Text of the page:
POC Blog

The random technotheolosophical blogging of Reid S. Monaghan

A Tale of Two Kings

The book of Daniel begins with a tale of two Kings.; one of Judah one of Babylon.  I thought it might be some fun background information to learn a little bit about the geopolitical situation of that time. 

The king of Judah at this time is a man named Jehoakim.  He is an interesting guy and was not well liked by anyone.  His people didn't like him, God didn't seem to like him and I am guessing even his mother found him hard to love. 

First of all, he was placed in power after the death of his father, a beloved ruler named Josiah who attempted to steer his people back towards the ways of their God.  After Josaiah's death, Jehoakim was placed on the throne by the Egpyptian king Neco.  He was a puppet of Epyptian power and he did not listen to the word of God.  He oppressed his own people and ripped them off so he could live in opulence. Jeremiah, a man who was called by God to tell the truth to this King, predicted that Nebuchadnezzar would conquer him (Jeremiah 25) and the surrounding territories. Jehoakim was such a good guy that Jeremiah said the following of him at his death

18 Therefore thus says the Lord concerning Jehoiakim the son of Josiah, king of Judah: "They shall not lament for him, saying, ‘Ah, my brother!' or ‘Ah, sister!' They shall not lament for him, saying, ‘Ah, lord!' or ‘Ah, his majesty!' 19 With the burial of a donkey he shall be buried, dragged and dumped beyond the gates of Jerusalem."
Jeremiah 22:18, 19

As the old King James translation puts it, this king received the burial of an ass. You can guess what kind of guy he was. You must be a real donkey if God has his prophet promise you the burial of a donkey.1

His nemesis in the first chapter of Daniel is the infamous Nebuchadnezzer who was the son of Nabopolassar the founder of the Chaldean dynasty which ruled Babylon.  He rose to power shortly after his military defeat of the Egyptian/Assyrian alliance at the battle of Carchemish in 605 BC.  During this military campaign he also made his presence known in Judah.  At this time his father dies and he returns to Babylon to be crowned King.  Jehoakim was made a subject of Babylon and Nebuchadnezzar brought several of the nobility back to his capital city to be trained in his service.  Daniel and his posse were deported to Babylon at this time.  From the biblical accounts in Jeremiah, 2 Chronicles and Daniel  as well as the ancient Babylonian Chronicle we can reconstruct the following time line for the Babylonian-Judean relationship in the 6th century.2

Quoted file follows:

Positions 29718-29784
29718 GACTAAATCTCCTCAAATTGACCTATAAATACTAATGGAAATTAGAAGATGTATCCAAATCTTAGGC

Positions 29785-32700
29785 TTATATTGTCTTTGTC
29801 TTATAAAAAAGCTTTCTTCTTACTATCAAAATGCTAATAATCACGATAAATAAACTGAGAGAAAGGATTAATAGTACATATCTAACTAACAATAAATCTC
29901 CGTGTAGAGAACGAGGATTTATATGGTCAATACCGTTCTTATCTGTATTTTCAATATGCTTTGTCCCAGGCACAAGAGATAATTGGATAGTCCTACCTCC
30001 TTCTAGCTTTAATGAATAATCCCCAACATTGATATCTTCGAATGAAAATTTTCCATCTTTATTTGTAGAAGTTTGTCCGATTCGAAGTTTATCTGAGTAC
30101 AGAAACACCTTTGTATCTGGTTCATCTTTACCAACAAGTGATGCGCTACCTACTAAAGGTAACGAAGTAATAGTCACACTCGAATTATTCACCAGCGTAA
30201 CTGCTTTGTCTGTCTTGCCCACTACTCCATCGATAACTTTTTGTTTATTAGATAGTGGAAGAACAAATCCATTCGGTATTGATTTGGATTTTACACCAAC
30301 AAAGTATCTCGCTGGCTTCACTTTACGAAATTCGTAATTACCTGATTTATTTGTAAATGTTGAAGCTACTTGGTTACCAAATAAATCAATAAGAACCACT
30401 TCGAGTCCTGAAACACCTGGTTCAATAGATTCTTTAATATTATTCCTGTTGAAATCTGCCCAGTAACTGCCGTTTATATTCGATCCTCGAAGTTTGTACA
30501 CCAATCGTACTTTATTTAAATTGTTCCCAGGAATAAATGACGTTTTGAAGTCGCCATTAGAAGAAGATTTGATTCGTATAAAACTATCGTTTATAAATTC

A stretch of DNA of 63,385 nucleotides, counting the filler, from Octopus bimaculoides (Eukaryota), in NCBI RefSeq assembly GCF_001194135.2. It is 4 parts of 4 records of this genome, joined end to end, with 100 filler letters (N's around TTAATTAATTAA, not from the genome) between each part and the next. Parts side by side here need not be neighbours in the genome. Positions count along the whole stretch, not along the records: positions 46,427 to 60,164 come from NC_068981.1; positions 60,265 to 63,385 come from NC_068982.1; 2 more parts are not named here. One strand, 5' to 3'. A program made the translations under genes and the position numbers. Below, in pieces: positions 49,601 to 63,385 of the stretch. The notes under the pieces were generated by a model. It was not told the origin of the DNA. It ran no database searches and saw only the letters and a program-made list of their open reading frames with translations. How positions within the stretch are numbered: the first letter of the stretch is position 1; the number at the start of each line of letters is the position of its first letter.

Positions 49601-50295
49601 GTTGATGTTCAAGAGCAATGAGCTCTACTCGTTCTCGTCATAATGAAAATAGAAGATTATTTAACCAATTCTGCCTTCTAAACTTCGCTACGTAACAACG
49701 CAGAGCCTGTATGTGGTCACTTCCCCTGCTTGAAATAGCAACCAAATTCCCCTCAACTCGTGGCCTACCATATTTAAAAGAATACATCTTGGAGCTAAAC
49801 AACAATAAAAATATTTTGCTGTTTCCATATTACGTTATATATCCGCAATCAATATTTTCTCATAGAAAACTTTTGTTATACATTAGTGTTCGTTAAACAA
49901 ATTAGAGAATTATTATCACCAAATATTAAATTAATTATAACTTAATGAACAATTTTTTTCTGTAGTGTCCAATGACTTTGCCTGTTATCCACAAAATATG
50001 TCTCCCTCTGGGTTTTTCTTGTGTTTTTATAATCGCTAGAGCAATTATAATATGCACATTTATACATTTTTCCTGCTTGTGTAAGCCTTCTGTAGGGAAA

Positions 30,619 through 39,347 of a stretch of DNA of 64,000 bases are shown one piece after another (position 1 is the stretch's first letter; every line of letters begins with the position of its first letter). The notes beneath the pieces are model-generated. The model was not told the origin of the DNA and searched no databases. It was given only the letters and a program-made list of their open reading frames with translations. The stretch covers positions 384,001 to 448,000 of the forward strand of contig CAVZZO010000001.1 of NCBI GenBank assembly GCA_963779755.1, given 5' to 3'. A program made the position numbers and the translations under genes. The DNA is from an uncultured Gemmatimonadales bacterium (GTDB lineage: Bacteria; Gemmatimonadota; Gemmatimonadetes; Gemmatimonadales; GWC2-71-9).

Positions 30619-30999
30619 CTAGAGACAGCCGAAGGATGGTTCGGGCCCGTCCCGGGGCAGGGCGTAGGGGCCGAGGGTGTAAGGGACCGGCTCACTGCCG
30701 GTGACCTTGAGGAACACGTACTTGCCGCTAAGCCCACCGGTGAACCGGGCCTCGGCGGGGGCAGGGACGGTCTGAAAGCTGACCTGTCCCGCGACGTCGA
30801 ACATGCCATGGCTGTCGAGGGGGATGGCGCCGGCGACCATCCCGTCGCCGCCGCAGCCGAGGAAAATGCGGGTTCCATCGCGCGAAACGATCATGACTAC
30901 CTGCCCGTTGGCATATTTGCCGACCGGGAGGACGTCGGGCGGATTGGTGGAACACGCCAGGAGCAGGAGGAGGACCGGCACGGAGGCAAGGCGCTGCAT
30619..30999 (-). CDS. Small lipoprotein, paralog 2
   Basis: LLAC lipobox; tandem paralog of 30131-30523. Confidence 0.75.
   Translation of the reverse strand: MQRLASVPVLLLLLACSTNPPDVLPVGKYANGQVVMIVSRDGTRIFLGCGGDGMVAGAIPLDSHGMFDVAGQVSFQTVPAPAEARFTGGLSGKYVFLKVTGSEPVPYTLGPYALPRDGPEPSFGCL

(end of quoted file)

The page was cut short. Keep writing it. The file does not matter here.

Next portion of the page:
• 605-Daniel and his friends are deported and Jehoakim becomes subservient to Babylon
  • 601-Jehoakim switches allegiance back towards Egypt after a temporary military defeat of the Babylonians
  • 597-Jehoakim killed buried without honor-his son Jehoiachin succeeds him and is conquered and exiled to Babylon along with a group of others including the prophet Ezekiel
  • 587/86-Babylonian fully and finally crushes Jerusalem devastating the city and its Temple

The tensions between Jerusalem and Babylon lasted roughly 18 years and ended in the complete humiliation of God's people.   One scholar gives this horrific description:

"In 587 BCE, the Babylonians began an 18-month-long siege of Jerusalem which ended with the city's almost complete destruction in the summer of 586 BCE.  Zedekiah's sons were killed before his eyes, then he was blinded and taken to Babylon. Thousands of Judah's citizens were deported to Babylonia where they joined their countrymen, beginning the famous 'Babylonian Exile.'" 3

One final note should be made. Many scholars have seen a discrepancy between the accounts of Daniel and the accounts of the book of Jeremiah regarding the dating of Nebuchadnezzar's first year of reigning in Babylon.  Daniel clearly articulates that Neb's first year was in the "third year of the reign of Jehoaikim" (Daniel 1:1) while Jeremiah tells up it was during his "fourth year."  Several reconciliations have been offered to understand the apparent discrepancy, the most compelling first put forth by Assyriologist D.J. Wiseman.4 There were several ways of dating the assension of a King in the ancient near east.  First, in Judah they would count the first year of the King as the first year.  Simple enough and it seems Jeremiah used this reckoning.  Second, the Babylonians counted the first year as an ascension year making the first year of a King's reign the one following ascension.  Tremper Longman reproduces a helpful chart from G.F. Hasel that illustrates this well:5

Chronicle of Kings in Jeremiah and Daniel

Ascension Year Method

Ascension Year

1st year

2nd year

3rd year

Daniel 1:1

Non-Ascension Year Method

1st year

2nd year

3rd year

4th year

Jeremiah 25:1, 9; 46:2


1. See article Jehoakim Geoffrey W. Bromiley, The International Standard Bible Encyclopedia, Revised (Wm. B. Eerdmans, 1988; 2002), 2:976.

2. For more background information see Joyce G. Baldwin, Daniel (Downers Grove: Intervarsity Press, 1978) 19-21 and 77-79. 

3. William H. Stiebing, Jr. Ancient Near Eastern History and Culture (Longman, 2008)281.

4. For a discussion of dating methods see  Goldingay, John. Daniel. Dallas, TX: Word Pub., 1989, 14

5.  See Longman, Tremper. Daniel : The Niv Application Commentary from Biblical Text ... To Contemporary Life. Grand Rapids, Mich.: Zondervan, 1999, 44.